12     <property name="command_timeout">444</property>

   13     <property name="query.substitutions">true 1, false 0, yes 'Y', no 'N'</property>

   14     <mapping assembly="News.Core"/>

   15   </session-factory>

   16 </hibernate-configuration>


Notice that in the root tag that since I place the NHibernate schema files in the Visual Studio schema folder I now have access to intellisense.  You can see the property setting definitions here, but here are the important nodes

·          The show_sql property is going to be useful when debugging so I can see the SQL statements.  I will turn this off in production because it is expensive.

·          The dialect is going to tell NHibernate to what specific database language and version it is going to translate the SQL to.

·          The mapping tells NHibernate where the mapping files and classes are located.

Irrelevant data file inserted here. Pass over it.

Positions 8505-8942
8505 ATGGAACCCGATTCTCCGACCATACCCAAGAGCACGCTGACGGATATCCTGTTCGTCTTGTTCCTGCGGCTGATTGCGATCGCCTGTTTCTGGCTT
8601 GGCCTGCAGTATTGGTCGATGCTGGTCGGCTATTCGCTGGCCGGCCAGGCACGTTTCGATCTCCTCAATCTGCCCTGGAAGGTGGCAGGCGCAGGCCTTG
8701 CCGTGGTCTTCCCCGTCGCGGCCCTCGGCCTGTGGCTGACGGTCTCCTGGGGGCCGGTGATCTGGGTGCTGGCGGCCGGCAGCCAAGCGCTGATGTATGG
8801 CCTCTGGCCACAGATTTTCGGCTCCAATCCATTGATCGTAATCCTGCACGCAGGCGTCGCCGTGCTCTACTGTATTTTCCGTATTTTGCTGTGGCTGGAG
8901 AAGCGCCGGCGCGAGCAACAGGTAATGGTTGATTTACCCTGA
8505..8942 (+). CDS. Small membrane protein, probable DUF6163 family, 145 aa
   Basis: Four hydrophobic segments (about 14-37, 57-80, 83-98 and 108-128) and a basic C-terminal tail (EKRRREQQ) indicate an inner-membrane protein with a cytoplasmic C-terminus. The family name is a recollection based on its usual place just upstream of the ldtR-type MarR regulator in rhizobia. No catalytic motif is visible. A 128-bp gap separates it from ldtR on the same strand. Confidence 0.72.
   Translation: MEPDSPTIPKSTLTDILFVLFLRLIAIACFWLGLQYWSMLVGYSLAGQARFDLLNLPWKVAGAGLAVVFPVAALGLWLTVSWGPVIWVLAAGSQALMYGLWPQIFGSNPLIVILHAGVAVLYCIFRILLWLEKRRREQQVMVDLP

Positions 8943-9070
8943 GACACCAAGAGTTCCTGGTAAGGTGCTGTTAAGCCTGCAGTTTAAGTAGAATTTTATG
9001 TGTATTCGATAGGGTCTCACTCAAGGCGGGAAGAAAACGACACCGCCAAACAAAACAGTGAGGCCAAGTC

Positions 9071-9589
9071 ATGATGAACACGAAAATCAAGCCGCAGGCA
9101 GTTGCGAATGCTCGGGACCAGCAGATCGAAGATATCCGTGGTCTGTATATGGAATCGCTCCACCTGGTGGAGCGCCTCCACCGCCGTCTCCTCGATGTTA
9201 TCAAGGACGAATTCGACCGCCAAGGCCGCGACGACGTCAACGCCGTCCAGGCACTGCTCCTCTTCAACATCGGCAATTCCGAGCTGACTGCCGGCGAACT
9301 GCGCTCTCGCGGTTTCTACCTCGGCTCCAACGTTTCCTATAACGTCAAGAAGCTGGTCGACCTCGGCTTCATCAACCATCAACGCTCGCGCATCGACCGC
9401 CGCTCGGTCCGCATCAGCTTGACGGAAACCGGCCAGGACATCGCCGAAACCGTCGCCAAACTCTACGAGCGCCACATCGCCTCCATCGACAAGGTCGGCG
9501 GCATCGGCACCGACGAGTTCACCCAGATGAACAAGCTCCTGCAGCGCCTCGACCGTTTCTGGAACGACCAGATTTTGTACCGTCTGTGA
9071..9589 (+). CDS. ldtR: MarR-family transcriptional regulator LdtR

Once the configuration file is created, I then can call it from my code and create the ISessionFactory.  I will talk about my approach later in another post, but essentially because ISessionFactory is expensive to create and there also some threading concerns with creating it; I am going to create it differently in the test project than in the web project.  In both cases, I am going to implement an interface I created call ISessionFactoryManager.  This interface, as of now, will have one method called GetSessionFactory.  The code in my test project looks like this.